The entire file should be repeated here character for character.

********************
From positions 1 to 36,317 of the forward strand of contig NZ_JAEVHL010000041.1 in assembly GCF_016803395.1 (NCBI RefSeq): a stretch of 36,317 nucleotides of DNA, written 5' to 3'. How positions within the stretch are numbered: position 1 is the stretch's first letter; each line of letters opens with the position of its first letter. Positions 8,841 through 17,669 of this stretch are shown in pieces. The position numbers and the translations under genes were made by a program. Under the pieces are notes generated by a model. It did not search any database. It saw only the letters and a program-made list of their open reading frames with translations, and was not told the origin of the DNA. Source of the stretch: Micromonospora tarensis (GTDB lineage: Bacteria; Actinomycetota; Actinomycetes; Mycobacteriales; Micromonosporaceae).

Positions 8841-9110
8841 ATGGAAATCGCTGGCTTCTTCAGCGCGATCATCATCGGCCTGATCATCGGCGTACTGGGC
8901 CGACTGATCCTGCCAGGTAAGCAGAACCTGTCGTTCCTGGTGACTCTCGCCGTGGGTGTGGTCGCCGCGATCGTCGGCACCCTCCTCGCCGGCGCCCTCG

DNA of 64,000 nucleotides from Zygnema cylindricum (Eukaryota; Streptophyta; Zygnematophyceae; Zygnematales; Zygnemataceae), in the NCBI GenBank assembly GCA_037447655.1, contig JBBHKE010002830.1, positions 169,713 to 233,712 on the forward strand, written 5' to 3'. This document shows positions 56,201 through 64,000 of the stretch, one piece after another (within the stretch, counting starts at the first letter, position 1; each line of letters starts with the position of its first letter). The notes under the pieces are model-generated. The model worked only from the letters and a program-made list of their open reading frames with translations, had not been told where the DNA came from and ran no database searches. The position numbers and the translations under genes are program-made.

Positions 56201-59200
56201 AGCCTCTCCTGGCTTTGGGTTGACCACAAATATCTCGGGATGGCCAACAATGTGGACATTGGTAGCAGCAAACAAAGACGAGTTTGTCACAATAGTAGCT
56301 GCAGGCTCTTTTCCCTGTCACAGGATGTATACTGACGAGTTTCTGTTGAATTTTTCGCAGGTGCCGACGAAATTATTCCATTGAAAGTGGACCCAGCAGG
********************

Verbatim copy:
From positions 1 to 36,317 of the forward strand of contig NZ_JAEVHL010000041.1 in assembly GCF_016803395.1 (NCBI RefSeq): a stretch of 36,317 nucleotides of DNA, written 5' to 3'. How positions within the stretch are numbered: position 1 is the stretch's first letter; each line of letters opens with the position of its first letter. Positions 8,841 through 17,669 of this stretch are shown in pieces. The position numbers and the translations under genes were made by a program. Under the pieces are notes generated by a model. It did not search any database. It saw only the letters and a program-made list of their open reading frames with translations, and was not told the origin of the DNA. Source of the stretch: Micromonospora tarensis (GTDB lineage: Bacteria; Actinomycetota; Actinomycetes; Mycobacteriales; Micromonosporaceae).

Positions 8841-9110
8841 ATGGAAATCGCTGGCTTCTTCAGCGCGATCATCATCGGCCTGATCATCGGCGTACTGGGC
8901 CGACTGATCCTGCCAGGTAAGCAGAACCTGTCGTTCCTGGTGACTCTCGCCGTGGGTGTGGTCGCCGCGATCGTCGGCACCCTCCTCGCCGGCGCCCTCG

DNA of 64,000 nucleotides from Zygnema cylindricum (Eukaryota; Streptophyta; Zygnematophyceae; Zygnematales; Zygnemataceae), in the NCBI GenBank assembly GCA_037447655.1, contig JBBHKE010002830.1, positions 169,713 to 233,712 on the forward strand, written 5' to 3'. This document shows positions 56,201 through 64,000 of the stretch, one piece after another (within the stretch, counting starts at the first letter, position 1; each line of letters starts with the position of its first letter). The notes under the pieces are model-generated. The model worked only from the letters and a program-made list of their open reading frames with translations, had not been told where the DNA came from and ran no database searches. The position numbers and the translations under genes are program-made.

Positions 56201-59200
56201 AGCCTCTCCTGGCTTTGGGTTGACCACAAATATCTCGGGATGGCCAACAATGTGGACATTGGTAGCAGCAAACAAAGACGAGTTTGTCACAATAGTAGCT
56301 GCAGGCTCTTTTCCCTGTCACAGGATGTATACTGACGAGTTTCTGTTGAATTTTTCGCAGGTGCCGACGAAATTATTCCATTGAAAGTGGACCCAGCAGG